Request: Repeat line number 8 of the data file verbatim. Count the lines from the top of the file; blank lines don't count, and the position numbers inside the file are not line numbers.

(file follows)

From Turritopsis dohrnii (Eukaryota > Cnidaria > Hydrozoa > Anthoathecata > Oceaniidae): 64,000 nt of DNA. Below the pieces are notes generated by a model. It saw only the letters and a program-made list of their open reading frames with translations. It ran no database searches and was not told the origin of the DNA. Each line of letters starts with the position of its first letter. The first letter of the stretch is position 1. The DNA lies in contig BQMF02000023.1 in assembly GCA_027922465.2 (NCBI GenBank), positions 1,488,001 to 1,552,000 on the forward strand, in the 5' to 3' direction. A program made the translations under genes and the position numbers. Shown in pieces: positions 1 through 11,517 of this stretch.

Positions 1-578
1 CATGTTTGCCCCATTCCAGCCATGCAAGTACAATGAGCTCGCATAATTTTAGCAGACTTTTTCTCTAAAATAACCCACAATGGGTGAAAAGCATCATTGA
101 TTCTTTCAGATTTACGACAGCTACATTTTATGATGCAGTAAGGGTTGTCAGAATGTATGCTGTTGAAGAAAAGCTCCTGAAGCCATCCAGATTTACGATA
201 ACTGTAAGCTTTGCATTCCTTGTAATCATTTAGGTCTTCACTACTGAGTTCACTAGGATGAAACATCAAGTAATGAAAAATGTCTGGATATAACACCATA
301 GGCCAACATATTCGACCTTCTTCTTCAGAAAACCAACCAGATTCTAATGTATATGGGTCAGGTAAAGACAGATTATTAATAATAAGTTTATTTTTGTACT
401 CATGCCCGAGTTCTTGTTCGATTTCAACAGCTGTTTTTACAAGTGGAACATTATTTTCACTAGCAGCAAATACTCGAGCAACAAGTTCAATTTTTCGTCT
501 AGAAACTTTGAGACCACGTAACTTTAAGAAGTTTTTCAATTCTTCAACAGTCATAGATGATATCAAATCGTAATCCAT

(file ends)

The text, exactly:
501 AGAAACTTTGAGACCACGTAACTTTAAGAAGTTTTTCAATTCTTCAACAGTCATAGATGATATCAAATCGTAATCCAT